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Georgia State Conference of Naacp v. State

United States District Court, N.D. Georgia, Atlanta Division

August 25, 2017

GEORGIA STATE CONFERENCE OF THE NAACP, as an organization;, Plaintiffs,
v.
STATE OF GEORGIA; et al., Defendants.

          Before MARTIN, Circuit Judge, and DUFFEY and BATTEN, District Judges.

          MEMORANDUM OPINION AND ORDER

          MARTIN, CIRCUIT JUDGE

         Georgia State Conference of the NAACP, Lavelle Lemon, Marlon Reid, Lauretha Celeste Sims, Patricia Smith, and Coley Tyson (“plaintiffs”) bring this action alleging that Georgia's 2015 redistricting of Georgia House of Representatives Districts 105 and 111 resulted from racial and partisan gerrymandering that violates the Constitution and Section 2 of the Voting Rights Act, 52 U.S.C. § 10301. Doc. 1 ¶¶ 1-4, 20-25. The redistricting challenged here is embodied in Georgia Act No. 251, 2015 Ga. Laws 1413 (“H.B. 566”). Id. ¶ 1.

         These plaintiffs have sued the State of Georgia and Georgia Secretary of State Brian Kemp (“defendants”), seeking to enjoin H.B. 566. Id. ¶¶ 1, 26-27.

         The plaintiffs' complaint sets forth three counts. Count One alleges that H.B. 566 was enacted with a discriminatory purpose, or an intent to dilute the vote, in violation of the Fourteenth Amendment (asserted under 42 U.S.C. § 1983) and Section 2 of the Voting Rights Act, 52 U.S.C. § 10301. Id. at 22. Count One is brought against both the State and Secretary Kemp. Id. Count Two alleges that H.B. 566 constitutes racial gerrymandering, which violates the Fourteenth and Fifteenth Amendments. Id. at 24. Count Two is asserted under § 1983 and against only Secretary Kemp. Id. Count Three alleges that H.B. 566 creates partisan gerrymandering in violation of the Fourteenth Amendment right to equal protection. Id. at 25. Count Three is also brought under § 1983, and it too is against only Secretary Kemp. Id.

         The defendants have moved to dismiss Counts One and Three under Federal Rules of Civil Procedure 12(b)(1) and 12(b)(6). Doc. 20. They ask us to dismiss Count One against the State, because the Eleventh Amendment to the U.S. Constitution grants sovereign immunity to states. Doc. 20-1: 2. The defendants also move to dismiss Counts One and Three for failure to state a claim. Id. at 2.

         After careful review, we find the State is not entitled to sovereign immunity against the Count One claim brought under Section 2 of the Voting Rights Act.

         The State is, however, entitled to sovereign immunity for the Count One claim brought under § 1983 (asserting a violation of the Fourteenth Amendment). We also hold that the plaintiffs failed to state a claim upon which relief may be granted for Counts One and Three. As a result, the defendants' partial motion to dismiss is granted without prejudice.

         I. THE FACTS

         We take the plaintiffs' factual allegations in the complaint as true, and construe them in the light most favorable to the plaintiffs. Hill v. White, 321 F.3d 1334, 1335 (11th Cir. 2003) (per curiam). The facts we recount here have not therefore been subjected to the rigors of proof, but instead are taken from the plaintiffs' complaint.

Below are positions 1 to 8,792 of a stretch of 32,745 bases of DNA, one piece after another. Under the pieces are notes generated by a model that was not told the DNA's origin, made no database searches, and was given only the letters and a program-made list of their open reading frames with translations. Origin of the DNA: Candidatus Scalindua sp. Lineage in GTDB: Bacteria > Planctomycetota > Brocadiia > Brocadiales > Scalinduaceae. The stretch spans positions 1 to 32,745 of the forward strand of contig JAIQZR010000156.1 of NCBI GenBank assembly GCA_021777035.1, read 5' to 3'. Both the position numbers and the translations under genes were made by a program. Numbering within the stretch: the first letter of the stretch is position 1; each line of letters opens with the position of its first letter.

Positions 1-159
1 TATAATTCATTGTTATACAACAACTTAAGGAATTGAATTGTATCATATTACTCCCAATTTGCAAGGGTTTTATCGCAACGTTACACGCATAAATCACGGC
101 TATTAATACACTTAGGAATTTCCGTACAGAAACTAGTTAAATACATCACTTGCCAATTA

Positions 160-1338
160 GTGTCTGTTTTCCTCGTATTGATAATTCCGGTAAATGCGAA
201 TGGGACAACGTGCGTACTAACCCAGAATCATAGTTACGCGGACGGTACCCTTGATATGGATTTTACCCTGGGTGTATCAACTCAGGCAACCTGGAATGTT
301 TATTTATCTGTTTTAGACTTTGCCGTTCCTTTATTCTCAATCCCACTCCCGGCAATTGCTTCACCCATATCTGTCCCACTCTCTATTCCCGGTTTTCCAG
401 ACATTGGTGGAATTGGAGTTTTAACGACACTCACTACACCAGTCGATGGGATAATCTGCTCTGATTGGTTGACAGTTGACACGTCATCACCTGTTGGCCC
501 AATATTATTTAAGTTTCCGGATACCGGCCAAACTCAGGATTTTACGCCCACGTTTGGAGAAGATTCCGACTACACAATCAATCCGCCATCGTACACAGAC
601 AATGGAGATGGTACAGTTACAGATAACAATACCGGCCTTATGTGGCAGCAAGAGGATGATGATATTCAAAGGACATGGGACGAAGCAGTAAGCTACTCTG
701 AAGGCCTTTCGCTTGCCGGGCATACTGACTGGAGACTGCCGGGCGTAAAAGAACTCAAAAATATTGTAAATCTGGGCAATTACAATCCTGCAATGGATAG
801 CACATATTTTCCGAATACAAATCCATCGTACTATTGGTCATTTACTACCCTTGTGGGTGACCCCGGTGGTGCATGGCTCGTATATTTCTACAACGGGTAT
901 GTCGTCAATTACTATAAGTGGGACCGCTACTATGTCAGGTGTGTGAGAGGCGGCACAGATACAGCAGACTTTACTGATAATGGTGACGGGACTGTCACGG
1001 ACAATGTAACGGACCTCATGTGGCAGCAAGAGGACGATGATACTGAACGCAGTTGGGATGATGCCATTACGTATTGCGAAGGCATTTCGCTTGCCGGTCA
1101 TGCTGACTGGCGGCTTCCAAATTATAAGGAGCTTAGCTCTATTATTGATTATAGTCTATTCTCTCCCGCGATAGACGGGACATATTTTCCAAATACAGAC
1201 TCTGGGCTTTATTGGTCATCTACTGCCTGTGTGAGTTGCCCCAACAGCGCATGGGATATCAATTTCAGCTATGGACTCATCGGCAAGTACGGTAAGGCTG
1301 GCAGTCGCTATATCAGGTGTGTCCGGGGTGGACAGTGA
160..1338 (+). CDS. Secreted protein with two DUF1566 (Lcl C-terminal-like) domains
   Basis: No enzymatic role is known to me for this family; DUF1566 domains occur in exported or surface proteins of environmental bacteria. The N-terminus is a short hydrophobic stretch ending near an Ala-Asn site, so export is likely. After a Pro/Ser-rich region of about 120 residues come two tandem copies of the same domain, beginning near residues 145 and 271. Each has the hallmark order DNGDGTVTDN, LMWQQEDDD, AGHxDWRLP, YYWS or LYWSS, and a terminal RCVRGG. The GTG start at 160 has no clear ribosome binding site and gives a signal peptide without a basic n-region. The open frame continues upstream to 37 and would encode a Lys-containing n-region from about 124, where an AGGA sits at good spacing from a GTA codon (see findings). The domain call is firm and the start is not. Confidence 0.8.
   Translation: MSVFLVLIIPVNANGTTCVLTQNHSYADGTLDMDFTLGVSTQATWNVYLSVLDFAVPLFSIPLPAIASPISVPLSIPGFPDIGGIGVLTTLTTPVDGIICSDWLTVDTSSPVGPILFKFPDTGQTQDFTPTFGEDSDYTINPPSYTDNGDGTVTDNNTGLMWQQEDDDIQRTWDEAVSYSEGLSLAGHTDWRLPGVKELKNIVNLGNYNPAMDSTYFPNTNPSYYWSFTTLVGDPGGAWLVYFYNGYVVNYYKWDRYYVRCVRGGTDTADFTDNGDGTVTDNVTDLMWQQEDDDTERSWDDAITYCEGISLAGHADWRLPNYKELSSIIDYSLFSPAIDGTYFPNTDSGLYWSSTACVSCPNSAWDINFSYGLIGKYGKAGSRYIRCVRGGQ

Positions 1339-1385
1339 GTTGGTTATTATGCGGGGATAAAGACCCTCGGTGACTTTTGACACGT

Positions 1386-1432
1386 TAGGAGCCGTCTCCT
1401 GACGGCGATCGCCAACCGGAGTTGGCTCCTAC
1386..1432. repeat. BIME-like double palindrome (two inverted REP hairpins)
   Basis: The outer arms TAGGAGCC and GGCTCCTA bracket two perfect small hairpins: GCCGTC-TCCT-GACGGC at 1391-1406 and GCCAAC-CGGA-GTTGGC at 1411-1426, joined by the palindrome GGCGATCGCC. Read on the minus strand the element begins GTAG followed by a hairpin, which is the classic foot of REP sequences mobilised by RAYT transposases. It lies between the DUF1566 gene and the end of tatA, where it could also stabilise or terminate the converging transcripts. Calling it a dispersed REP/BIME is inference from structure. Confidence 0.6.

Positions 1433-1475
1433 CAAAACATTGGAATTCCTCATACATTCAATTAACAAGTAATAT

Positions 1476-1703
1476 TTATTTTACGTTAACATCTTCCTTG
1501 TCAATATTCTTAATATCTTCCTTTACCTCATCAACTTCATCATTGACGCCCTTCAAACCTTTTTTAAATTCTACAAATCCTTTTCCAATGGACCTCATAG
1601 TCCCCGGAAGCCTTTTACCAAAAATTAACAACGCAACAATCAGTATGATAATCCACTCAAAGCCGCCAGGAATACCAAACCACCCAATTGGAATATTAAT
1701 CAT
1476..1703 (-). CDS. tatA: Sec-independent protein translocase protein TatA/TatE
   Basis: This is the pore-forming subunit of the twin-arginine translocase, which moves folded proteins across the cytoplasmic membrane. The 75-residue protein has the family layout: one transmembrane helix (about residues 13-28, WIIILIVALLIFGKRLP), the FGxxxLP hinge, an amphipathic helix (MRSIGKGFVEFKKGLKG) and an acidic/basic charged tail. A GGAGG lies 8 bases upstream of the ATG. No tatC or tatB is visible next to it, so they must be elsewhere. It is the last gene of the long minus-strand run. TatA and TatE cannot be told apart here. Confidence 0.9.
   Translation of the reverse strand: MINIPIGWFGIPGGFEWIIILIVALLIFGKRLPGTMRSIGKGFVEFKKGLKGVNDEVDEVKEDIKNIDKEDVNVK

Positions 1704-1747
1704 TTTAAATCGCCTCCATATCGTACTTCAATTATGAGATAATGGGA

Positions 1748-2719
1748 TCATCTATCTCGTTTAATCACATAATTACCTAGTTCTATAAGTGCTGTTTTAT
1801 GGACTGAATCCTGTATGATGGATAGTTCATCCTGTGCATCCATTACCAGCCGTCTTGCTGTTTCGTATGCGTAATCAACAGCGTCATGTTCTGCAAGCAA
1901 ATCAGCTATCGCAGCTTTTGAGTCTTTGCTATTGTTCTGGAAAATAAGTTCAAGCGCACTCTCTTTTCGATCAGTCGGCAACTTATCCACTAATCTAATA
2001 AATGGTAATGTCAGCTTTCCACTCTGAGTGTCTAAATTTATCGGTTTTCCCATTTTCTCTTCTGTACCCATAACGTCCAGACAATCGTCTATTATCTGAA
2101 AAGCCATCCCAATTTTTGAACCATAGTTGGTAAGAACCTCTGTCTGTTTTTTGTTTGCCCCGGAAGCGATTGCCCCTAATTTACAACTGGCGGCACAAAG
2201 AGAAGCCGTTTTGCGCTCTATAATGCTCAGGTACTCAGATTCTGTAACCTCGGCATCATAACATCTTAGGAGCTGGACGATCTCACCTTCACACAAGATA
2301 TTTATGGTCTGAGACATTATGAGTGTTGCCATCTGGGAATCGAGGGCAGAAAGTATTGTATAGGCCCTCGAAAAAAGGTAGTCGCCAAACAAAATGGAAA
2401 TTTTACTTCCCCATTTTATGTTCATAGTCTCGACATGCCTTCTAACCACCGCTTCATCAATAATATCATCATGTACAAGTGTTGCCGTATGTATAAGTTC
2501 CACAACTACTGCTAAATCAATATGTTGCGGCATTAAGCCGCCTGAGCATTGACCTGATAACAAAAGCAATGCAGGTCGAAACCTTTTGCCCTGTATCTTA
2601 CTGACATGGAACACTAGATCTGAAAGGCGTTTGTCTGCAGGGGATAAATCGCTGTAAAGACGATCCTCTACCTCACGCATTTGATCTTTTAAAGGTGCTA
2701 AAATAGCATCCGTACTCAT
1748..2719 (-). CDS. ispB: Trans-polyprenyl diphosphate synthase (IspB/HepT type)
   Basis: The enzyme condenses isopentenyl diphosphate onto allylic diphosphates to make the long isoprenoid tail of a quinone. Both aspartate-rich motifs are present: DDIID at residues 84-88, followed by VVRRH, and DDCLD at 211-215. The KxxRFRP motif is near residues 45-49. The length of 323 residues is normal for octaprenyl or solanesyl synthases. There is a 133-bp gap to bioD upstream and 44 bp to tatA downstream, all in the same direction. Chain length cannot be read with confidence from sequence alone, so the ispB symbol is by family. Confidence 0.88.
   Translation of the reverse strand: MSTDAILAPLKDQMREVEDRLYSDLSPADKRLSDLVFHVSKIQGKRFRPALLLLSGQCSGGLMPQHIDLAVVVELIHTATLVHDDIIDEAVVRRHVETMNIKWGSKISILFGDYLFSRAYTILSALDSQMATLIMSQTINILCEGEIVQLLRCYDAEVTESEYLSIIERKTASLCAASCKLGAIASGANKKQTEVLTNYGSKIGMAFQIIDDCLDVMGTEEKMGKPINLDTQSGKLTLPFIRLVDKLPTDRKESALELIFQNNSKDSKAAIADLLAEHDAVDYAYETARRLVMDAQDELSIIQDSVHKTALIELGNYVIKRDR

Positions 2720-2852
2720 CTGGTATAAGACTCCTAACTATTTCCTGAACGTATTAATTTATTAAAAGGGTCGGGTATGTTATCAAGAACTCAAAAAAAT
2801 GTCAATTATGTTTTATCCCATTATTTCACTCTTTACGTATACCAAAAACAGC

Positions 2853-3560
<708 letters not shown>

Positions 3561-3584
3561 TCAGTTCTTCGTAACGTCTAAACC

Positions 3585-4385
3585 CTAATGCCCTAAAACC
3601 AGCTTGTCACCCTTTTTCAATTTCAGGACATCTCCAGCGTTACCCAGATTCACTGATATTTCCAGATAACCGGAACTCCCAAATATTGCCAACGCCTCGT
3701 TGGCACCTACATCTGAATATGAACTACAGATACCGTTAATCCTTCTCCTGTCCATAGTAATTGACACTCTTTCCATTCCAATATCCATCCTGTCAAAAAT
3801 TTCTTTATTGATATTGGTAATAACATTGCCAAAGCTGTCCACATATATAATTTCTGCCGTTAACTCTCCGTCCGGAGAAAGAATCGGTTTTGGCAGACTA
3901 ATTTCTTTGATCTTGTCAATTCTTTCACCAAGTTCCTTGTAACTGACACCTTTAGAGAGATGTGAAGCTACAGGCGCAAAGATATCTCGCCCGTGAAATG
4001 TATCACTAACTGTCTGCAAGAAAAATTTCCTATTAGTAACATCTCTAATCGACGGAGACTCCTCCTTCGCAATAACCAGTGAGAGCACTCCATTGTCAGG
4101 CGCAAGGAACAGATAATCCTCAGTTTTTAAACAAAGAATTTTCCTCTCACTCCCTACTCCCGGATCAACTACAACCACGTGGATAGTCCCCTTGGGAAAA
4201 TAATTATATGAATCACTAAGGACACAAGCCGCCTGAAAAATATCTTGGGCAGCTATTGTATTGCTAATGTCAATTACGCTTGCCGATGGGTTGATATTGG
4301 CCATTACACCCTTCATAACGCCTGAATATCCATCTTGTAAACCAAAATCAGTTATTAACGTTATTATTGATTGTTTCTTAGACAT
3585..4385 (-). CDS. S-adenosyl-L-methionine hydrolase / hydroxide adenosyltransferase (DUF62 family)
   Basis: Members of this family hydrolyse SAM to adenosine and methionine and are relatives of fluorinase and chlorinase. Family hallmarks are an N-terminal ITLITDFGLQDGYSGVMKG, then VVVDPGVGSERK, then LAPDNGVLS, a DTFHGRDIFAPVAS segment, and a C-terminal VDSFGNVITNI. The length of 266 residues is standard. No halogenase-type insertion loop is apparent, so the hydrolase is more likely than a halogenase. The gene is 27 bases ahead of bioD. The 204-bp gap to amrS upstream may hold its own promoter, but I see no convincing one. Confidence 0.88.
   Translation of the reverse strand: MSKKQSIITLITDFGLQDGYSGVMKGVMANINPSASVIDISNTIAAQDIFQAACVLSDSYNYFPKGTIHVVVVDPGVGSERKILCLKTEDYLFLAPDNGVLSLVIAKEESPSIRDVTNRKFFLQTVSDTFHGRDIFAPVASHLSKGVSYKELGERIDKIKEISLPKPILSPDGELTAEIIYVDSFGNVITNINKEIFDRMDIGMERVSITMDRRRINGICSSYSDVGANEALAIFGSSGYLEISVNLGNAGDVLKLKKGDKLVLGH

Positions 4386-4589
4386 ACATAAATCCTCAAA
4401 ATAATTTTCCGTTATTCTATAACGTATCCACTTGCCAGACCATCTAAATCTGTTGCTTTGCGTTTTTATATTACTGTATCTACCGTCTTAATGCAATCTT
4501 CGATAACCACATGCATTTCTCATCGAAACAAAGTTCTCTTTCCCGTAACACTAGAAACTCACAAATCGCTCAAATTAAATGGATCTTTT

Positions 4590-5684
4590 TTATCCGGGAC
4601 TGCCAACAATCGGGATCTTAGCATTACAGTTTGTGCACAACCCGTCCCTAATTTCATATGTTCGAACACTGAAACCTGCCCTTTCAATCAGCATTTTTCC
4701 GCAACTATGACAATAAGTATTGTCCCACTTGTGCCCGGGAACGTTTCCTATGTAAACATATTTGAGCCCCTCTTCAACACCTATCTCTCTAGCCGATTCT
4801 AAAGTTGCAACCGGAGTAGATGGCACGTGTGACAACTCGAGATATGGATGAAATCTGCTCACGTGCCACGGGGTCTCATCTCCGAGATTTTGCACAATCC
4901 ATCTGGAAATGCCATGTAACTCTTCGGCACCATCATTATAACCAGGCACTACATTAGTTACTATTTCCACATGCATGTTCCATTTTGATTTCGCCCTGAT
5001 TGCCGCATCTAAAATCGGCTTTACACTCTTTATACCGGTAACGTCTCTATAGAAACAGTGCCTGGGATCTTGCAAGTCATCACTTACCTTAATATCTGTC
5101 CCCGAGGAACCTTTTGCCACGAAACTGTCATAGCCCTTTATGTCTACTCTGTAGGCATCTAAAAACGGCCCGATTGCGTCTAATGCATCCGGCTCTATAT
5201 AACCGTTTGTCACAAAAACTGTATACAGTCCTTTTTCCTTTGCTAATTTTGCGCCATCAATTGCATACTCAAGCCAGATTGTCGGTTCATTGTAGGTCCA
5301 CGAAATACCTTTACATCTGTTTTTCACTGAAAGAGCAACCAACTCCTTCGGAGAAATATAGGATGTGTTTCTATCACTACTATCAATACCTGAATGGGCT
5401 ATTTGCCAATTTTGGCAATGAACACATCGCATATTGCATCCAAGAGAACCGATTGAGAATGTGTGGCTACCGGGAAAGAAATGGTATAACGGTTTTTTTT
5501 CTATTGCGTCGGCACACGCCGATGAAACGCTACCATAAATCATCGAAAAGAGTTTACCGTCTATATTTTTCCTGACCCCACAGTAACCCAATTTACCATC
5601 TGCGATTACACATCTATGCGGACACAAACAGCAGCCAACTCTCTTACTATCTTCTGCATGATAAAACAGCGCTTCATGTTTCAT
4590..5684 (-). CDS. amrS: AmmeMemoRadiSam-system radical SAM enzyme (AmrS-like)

The Georgia General Assembly makes up the legislative branch of Georgia government, and is composed of the Senate and the House of Representatives. See Ga. Const. Art. III § II. The House of Representatives is comprised of 180 members, each elected from a single district. Doc. 1 ¶ 28. Georgia legislative elections are partisan and require a candidate to get a majority of the vote. Id. ¶ 31. If no candidate receives a majority, then a runoff election is held between the two candidates who got the most votes. Id. Because non-white voters are a minority of Georgia's overall electorate, this system makes it more difficult for them to elect candidates of their choice. Id.

         Plaintiffs allege a long history of discrimination against non-white voters in Georgia, especially as to African Americans. Id. ¶¶ 32-33. One way that this discrimination has been carried out, plaintiffs say, is through redistricting plans. Id. ¶ 34. Racial and partisan gerrymandering has caused the underrepresentation of minorities in the Georgia House of Representatives, both now and in the past. Id. ¶ 34-35. According to a 2015 survey, Georgia's voting age population is 62.8% white, 31.6% African-American, 4.4% Hispanic/Latino, and 2.6% Asian-American. Id. ¶ 35. In contrast, the make-up of the Georgia House is 72.8% white, 25.6% African-American, 1.1% Hispanic/Latino, and 0.6% Asian-American. Id. ¶ 36.

         Race and party have long been highly correlated in Georgia. Id. ¶ 37. Of the 119 Republicans in the Georgia House, 99.2% of them are white, and none are African-American or Asian-American. Id. There is one Hispanic/Latino Republican in the House. Id. Of the 61 Democrats in the House, 75.4% of them are African-American and 21.3% are white. Id. There is one Asian-American Democrat and one Hispanic/Latino Democrat. Id.

         Typically, redistricting plans are adopted every ten years so that the districts accord with new census data. Id. ¶¶ 29-30. For example, the Georgia General Assembly adopted a new plan after the 2010 census. Id. ¶¶ 38-40. This plan was finalized in February 2012 by Georgia Act No. 277 (“the 2012 plan”), and it was precleared by the United States Department of Justice. Id. ¶¶ 40-41.